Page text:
• Long-term accounts are exempt from administrative expenses.
  • Long-term accounts don't allow withdrawals. If the client wants to withdraw any amount of his / her account must be done through a different process.

As a developer in charge of the accounts system, you decide to extend the BankAccount class for the Long-term accounts.

public class LongTermAccount extends BankAccount {

    private double balance;

    @Override
    public void deposit(double amount) {
        this.balance += amount;
    }

    @Override
    public boolean withdraw(double amount) {
        throw new UnsupportedOperationException("Not supported yet."); 
    }
}
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This part is where the violation of the Liskov Substitution Principle is obvious. You cannot extend the BankAccount class in the LongTermAccount without overriding the withdrawal method. However, the long-term accounts don’t allow withdrawals according to your project’s requirements.

You have the following two options to solve this issue:

  • You can override the withdrawal method as an empty method or you can throw an UnsupportedOperationException. However, the BankAccount objects wouldn't be completely interchangeable with LongTermAccount objects because if we try to execute the withdrawal method we would get an exception. As a solution for this issue, we can condition the debitAdministrativeExpenses method, so we can skip the LongTermAccount objects but this would violate the Open/Closed Principle. For instance:
private void debitAdministrativeExpenses(List<BankAccount> accounts){

        for(BankAccount account : accounts){
            if(account instanceof LongTermAccount)
                continue;
            else
                account.withdraw(ADMINISTRATIVE_EXPENSES_CHARGE);
        }
    }
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  • You can make your code Liskov Substitution Principle compliant.

Implementing Liskov Substitution Principle

The main issue with the bank account structure is that the long-term account is not a regular bank account, at least is not the type defined in the BankAccount abstract class. There is a simple test on the abductive reasoning area that can be used to check if a class is a subtype from “X” type. The duck test states “If it looks like a duck, swims like a duck, and quacks like a duck, then it probably is a duck”. The long-term account looks like a regular bank account but it does not behave like a regular one. To solve this issue we have to change the current class structure.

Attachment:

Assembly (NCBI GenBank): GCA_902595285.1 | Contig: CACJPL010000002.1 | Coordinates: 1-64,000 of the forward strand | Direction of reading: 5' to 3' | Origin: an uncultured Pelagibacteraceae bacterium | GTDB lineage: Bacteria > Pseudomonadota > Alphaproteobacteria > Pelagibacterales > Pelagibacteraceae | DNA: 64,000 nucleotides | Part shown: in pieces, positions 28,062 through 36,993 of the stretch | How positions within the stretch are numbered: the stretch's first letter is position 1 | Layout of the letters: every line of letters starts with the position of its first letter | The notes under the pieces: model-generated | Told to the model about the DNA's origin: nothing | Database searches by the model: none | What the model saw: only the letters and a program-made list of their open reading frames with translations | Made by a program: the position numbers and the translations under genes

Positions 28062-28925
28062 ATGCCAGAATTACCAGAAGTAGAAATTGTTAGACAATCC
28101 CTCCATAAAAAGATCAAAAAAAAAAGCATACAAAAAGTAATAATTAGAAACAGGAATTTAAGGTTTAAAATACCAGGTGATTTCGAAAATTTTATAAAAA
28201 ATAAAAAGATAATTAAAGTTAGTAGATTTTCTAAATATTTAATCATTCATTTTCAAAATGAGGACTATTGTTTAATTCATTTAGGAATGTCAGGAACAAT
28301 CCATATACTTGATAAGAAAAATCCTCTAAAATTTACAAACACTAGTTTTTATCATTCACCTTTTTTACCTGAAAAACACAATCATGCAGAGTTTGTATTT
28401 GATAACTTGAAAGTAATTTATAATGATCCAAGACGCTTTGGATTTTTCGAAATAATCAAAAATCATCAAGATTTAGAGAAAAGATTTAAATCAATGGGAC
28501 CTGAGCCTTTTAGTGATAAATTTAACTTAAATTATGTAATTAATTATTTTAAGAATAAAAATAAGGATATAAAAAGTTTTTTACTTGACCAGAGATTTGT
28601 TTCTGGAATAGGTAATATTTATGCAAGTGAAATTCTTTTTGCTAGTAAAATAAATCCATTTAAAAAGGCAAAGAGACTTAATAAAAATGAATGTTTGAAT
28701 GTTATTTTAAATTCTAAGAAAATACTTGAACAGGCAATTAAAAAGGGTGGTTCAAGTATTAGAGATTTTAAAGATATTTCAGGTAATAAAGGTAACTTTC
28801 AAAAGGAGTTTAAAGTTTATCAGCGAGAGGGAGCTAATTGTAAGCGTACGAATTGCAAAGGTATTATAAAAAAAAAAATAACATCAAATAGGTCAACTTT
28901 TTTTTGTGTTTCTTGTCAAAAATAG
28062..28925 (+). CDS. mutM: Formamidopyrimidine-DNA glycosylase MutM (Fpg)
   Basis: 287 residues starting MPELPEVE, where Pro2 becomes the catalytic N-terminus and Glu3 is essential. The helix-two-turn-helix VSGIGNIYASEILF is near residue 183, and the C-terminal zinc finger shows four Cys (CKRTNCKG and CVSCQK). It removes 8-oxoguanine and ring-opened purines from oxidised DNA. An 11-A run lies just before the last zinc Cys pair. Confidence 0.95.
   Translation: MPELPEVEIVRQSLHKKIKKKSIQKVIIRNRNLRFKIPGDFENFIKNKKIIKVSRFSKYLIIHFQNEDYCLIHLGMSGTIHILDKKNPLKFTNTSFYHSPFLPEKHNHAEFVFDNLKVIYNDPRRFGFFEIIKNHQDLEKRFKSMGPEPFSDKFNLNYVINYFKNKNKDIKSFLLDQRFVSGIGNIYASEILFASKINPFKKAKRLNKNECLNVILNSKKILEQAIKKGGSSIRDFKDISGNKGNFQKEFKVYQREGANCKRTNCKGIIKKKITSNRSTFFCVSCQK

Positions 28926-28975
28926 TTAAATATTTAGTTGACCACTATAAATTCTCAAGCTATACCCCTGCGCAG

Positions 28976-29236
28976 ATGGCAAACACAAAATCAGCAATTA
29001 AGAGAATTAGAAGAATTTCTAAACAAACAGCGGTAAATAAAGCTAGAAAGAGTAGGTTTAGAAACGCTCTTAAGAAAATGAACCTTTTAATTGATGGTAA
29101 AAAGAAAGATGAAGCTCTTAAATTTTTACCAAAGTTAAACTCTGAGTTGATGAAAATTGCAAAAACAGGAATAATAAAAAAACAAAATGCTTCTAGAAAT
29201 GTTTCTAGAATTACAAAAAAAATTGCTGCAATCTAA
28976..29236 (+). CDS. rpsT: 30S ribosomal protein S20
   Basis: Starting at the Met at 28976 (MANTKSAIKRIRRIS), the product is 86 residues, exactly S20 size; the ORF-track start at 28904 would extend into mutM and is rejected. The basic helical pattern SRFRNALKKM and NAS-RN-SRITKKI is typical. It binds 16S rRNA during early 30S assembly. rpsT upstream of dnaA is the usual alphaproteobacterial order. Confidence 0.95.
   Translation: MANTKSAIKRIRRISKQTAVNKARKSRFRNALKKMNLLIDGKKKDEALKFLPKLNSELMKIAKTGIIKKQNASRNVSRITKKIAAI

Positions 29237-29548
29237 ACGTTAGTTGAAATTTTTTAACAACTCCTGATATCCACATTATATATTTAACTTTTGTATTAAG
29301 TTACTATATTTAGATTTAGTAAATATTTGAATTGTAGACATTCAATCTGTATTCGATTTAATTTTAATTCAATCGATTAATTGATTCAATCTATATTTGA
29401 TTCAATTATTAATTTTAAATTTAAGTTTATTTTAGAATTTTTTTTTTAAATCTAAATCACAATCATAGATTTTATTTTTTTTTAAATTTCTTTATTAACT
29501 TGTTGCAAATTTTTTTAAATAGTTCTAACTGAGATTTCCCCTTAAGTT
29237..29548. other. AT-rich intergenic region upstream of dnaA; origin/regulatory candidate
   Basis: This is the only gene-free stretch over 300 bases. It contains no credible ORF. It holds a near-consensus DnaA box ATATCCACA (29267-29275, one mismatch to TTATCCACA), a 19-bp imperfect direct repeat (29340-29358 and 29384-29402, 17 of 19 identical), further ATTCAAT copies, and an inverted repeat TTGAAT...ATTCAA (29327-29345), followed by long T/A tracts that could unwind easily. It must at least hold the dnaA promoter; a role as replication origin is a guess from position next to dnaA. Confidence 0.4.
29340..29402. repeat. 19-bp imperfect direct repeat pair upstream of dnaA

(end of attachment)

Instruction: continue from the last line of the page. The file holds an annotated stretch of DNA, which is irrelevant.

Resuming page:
To make our code LSP compliant, we’ll make the following changes:

  • All types of bank accounts will allow the deposit action.
  • Only the basic and premium bank accounts will allow the withdrawal action.
  • We’ll define an abstract bank account for all types of accounts. This abstract class will define only one method, the deposit method.
  • We’ll extend the BankAccount with WithdrawableAccount abstract class, which will define the debit method.
  • The basic and premium accounts will extend the WithdrawableAccount abstract class, while the long-term account will extend the BankAccount abstract class.

The abstract BankAccount class will define the deposit method.

public abstract class BankAccount {

    /**
     * In charge of depositing a specific amount into the account.
     * @param amount            Dollar ammount.
     */
    public abstract void deposit(double amount);
}
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The abstract WithdrawableAccount class will define the withdrawal method.

public abstract class WithdrawableAccount extends BankAccount {

    /**
     * In charge of withdrawing a specific amount from the account.
     * @param amount            Dollar amount.
     * @return                  Boolean result.
     */
    public abstract boolean withdraw(double amount);
}
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The basic and premium account classes will extend the WithdrawableAccount class, which extends the BankAccount class. This nested inheritance allows the basic/premium accounts to have both methods, deposit, and withdrawal.

public class BasicAccount extends WithdrawableAccount {

    private double balance;

    @Override
    public void deposit(double amount) {
        this.balance += amount;
    }

    @Override
    public boolean withdraw(double monto) {
        if(this.balance < monto)
            return false;
        else{
            this.balance -= monto;
            return true;
        }       
    }   
}
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public class PremiumAccount extends WithdrawableAccount {

    private double balance;
    private int preferencePoints;

    @Override
    public void deposit(double monto) {
        this.balance += monto;
        accumulatePreferencePoints();
    }

    @Override
    public boolean withdraw(double monto) {
         if(this.balance < monto)
            return false;
        else{
            this.balance -= monto;
            accumulatePreferencePoints();
            return true;
        }
    }

    private void accumulatePreferencePoints(){
        this.preferencePoints++;
    }
}